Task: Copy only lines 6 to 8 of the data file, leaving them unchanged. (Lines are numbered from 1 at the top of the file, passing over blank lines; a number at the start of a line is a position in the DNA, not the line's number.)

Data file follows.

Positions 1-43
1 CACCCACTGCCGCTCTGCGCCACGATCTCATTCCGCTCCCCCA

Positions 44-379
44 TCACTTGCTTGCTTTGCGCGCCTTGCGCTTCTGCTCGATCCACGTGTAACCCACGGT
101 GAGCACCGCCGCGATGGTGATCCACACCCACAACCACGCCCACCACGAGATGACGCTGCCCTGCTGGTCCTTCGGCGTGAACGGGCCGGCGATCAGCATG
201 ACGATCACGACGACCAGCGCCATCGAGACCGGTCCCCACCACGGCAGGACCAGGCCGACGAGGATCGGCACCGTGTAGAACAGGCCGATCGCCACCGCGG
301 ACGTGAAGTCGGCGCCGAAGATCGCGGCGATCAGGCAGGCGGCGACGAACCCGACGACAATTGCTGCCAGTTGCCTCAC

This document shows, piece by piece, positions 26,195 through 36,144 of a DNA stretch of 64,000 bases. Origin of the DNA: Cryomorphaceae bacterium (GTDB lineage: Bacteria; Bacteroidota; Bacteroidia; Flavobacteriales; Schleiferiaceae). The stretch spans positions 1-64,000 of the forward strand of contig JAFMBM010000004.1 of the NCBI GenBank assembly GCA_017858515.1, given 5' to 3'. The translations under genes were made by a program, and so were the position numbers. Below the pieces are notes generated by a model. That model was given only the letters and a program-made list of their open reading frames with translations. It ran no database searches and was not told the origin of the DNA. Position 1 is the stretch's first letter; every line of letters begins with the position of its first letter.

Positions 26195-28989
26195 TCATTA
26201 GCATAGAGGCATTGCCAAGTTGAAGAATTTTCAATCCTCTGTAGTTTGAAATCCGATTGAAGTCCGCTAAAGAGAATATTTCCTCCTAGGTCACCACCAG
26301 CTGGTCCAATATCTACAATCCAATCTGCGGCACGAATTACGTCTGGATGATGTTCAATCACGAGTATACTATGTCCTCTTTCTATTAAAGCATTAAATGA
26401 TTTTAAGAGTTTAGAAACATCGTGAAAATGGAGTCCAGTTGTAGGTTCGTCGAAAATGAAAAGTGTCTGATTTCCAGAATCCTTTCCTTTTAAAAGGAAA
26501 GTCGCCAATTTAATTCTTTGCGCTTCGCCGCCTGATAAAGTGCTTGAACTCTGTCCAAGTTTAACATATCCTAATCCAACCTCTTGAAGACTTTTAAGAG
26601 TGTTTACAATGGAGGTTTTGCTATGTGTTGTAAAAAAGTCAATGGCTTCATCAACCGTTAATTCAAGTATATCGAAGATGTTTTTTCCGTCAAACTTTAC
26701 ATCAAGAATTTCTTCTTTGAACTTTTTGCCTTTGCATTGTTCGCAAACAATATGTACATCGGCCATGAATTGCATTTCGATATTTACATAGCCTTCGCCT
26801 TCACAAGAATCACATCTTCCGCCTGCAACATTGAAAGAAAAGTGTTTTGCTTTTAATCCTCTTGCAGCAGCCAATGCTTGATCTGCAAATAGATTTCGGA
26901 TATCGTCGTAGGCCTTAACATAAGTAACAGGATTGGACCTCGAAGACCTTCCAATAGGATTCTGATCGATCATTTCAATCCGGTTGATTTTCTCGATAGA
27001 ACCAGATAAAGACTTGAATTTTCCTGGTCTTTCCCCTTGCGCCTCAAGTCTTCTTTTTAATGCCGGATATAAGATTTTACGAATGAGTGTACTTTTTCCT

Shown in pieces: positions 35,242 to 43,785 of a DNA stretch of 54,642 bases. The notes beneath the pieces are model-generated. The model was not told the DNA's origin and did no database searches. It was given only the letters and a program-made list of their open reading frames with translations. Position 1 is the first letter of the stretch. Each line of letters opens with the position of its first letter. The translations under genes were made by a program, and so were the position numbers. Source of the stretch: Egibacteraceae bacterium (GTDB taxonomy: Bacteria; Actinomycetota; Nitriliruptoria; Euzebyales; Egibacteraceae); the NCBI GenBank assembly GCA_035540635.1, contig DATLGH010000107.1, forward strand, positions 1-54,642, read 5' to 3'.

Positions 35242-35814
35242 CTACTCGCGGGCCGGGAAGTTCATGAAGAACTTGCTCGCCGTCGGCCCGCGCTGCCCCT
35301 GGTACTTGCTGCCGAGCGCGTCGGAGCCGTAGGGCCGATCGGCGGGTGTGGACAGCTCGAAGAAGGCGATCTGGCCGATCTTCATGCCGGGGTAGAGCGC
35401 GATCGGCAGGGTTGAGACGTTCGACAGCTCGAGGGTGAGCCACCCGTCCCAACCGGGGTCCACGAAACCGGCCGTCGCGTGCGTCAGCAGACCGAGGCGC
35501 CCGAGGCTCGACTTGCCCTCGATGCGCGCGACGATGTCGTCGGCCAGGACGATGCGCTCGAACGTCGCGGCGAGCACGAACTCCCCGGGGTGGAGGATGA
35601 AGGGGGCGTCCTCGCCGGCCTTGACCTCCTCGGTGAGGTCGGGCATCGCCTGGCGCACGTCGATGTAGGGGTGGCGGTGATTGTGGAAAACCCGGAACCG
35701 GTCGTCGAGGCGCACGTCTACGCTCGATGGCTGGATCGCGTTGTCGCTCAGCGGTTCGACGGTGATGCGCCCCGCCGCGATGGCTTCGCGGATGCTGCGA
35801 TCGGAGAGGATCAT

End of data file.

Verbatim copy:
201 ACGATCACGACGACCAGCGCCATCGAGACCGGTCCCCACCACGGCAGGACCAGGCCGACGAGGATCGGCACCGTGTAGAACAGGCCGATCGCCACCGCGG
301 ACGTGAAGTCGGCGCCGAAGATCGCGGCGATCAGGCAGGCGGCGACGAACCCGACGACAATTGCTGCCAGTTGCCTCAC

This document shows, piece by piece, positions 26,195 through 36,144 of a DNA stretch of 64,000 bases. Origin of the DNA: Cryomorphaceae bacterium (GTDB lineage: Bacteria; Bacteroidota; Bacteroidia; Flavobacteriales; Schleiferiaceae). The stretch spans positions 1-64,000 of the forward strand of contig JAFMBM010000004.1 of the NCBI GenBank assembly GCA_017858515.1, given 5' to 3'. The translations under genes were made by a program, and so were the position numbers. Below the pieces are notes generated by a model. That model was given only the letters and a program-made list of their open reading frames with translations. It ran no database searches and was not told the origin of the DNA. Position 1 is the stretch's first letter; every line of letters begins with the position of its first letter.